I added the capacitors to each of the in coming power pins… 10nf 50v (103) ceramic and 100uf/25v electrolytic… should I also add a set of these caps as close to the VUSB pin as well?

As for the fans… I have not yet (or ever) plugged the fan into either the PCB or the breadboard prior to my Argon not responding… I was using an LED in place of the relay, so the Argon could not have been damaged by that.

I am hoping and suspecting that the Argon issue is related to a power spike, or the like… and my plugging it in and unplugging it quite a few times. I can’t imagine what else could have caused that issue.

I hope I don’t kill the replacement Argon :slight_smile:

I will check the fans to make sure they are 5 volt for signal and rpm… I am pretty sure they are not 3 volt. I hope there is no way the 24 volts can feed back into the system… are there any precautions I should take with the signal line from the fan… or will the fact that I have the logic level converter there be enough?

Again, thank you so much for all of your help.


#11

Yes - nice!

I would suggest changing the RGB resistors to 330E to limit current to 10mA - it should be bright enough.

Seeing as you have spare I/O and spare level shifters, why not connect the RPM and SIGNAL of each fan separately - it will give you finer control of the airflow?

Just check the current limits on your steppe driver vs the motors you will use - can it drive both at full load?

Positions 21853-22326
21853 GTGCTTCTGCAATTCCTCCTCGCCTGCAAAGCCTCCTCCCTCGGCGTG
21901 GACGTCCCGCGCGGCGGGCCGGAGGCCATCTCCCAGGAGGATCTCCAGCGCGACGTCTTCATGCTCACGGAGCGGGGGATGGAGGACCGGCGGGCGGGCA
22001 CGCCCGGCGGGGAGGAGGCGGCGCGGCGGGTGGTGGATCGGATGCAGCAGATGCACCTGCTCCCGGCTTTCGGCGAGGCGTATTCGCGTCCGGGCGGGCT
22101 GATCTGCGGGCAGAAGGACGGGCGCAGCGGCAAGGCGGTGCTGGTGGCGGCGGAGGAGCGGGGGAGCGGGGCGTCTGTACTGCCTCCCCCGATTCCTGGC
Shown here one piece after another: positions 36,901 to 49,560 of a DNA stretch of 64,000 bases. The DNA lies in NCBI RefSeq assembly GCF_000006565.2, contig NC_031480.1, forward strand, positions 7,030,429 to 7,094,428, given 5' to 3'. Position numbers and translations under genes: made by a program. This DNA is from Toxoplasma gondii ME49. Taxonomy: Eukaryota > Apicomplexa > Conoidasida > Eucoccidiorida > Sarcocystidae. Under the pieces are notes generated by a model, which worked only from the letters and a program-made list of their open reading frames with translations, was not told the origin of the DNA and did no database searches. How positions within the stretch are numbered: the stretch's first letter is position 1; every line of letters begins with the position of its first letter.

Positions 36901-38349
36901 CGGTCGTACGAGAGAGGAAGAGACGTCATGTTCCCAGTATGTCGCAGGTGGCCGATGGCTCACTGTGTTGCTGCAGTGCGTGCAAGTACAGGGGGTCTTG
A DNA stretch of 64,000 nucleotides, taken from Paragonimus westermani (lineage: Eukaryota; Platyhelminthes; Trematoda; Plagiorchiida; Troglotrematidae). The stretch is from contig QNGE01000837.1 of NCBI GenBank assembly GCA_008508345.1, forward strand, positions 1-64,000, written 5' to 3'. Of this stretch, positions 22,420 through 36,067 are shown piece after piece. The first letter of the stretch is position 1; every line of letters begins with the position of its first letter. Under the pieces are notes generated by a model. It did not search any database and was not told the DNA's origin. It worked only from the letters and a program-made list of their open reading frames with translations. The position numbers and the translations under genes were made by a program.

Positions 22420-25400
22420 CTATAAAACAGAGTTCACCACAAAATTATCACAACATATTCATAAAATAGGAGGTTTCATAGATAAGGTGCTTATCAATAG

Seeing as you have steppers running in the system - yes it would not hurt to include them in the PCB layout - you can always not populate them if needed.

Yes, unless there is a massive surge (>40V) above the breakdown level of the (probably mosfets) components on the level shifter.


#12

Great :slight_smile:

I can’t wait to actually put this together on a breadboard and give it a try… My replacement Argons arrived today.

I love your idea about using the extra 2 ports on the logic shifter… I will add that in for sure.

I also like the idea of changing the LED resistors as well… that LED does not need to be bright… just visible, since the Argon will be installed in a hard to reach place, I just need to be able to access the mode/reset buttons, and need to see the status without having to directly see the Argon… so reducing the current is an excellent idea.